400 g of spaghetti
2 of eggplants, average-sized
500 g of chunky tomato sauce
200 g of salted ricotta cheese
12 leaves of fresh basil
2 garlic cloves
4 tablespoons of extra-virgin olive oil
Cut away the ends of the eggplants. Slice the rest across in 4mm-high “wheels”, except a few more oval slices you’ll use for decoration at the end. Place the slices in a colander spreading them with abundant coarse salt, then cover them with a plate and put something heavy over it – this will suck out the bitter liquid in the eggplants and purge it. The process will take about one hour. In the meantime put the oil in a pan over a strong fire, then add the peeled and squashed garlic cloves. You don’t want to fry the garlic, but to turn it golden. When it is ready, add the tomato sauce (you will need a basic, no-frills sauce: just plain tomatoes will do) and stir until you have a smooth texture. Keep cooking it on a gentle flame to reduce it, and when most of the water has evaporated kill the fire and drop half of your whole basil leaves in.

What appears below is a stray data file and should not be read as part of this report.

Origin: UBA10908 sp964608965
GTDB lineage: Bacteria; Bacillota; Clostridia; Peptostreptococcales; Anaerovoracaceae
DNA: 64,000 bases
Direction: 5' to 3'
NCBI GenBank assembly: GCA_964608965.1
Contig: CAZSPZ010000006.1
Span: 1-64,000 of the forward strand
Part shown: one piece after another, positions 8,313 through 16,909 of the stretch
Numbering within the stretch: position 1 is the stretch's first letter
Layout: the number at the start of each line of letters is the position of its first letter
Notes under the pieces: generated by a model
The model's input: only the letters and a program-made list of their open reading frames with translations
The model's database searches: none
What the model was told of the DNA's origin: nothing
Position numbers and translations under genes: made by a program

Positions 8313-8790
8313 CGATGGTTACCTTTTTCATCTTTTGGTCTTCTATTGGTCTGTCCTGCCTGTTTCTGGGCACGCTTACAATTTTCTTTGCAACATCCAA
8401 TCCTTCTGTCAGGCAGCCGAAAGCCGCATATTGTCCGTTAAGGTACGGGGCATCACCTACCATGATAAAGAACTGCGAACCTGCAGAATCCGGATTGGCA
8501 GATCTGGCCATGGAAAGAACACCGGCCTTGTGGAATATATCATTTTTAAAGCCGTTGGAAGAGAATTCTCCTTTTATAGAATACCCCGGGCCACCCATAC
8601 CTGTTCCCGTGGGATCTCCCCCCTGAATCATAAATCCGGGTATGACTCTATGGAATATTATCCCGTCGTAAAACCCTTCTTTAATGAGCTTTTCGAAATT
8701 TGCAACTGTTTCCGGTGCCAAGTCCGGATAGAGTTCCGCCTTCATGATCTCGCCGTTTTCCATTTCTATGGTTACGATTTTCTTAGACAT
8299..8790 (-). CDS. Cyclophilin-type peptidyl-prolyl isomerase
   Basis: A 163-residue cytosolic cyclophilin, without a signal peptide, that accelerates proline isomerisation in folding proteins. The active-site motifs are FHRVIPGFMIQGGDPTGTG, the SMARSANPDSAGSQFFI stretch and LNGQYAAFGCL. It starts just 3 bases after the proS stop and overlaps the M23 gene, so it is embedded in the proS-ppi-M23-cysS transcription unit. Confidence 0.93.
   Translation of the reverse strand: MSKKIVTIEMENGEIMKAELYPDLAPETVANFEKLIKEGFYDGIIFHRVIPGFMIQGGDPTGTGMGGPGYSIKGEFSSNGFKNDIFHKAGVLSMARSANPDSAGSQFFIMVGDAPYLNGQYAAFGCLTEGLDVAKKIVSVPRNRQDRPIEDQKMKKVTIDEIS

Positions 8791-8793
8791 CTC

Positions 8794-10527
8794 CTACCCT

Back to the eggplants! Wash the now dried slices under cold running water to remove all the salt. Dry the slices by placing them between two dishtowels, warm up some more oil and proceed to fry the slices. Make sure to place the fried slices on dry absorbing paper as you take them out of the oil: you want them as dry as possible. Now cook your pasta, possibly following our traditional Italian tricks. While it cooks, grate the ricotta in not-too-fine curls: be sure to use the hard salted variety, not the soft one! This is also the time to slice the eggplants wheels – except the oval ones – into sticks. Warm a pan, put one third of the sauce into it, add the fried eggplants sticks. When the pasta is right drain it and drop into this pan: cook for one more minute to let all ingredients get into the spaghetti, then add the remaining sauce. Serve your pasta alla Norma decorated with the oval eggplant slices, a rain of ricotta and the remaining basil leaves on top of it all.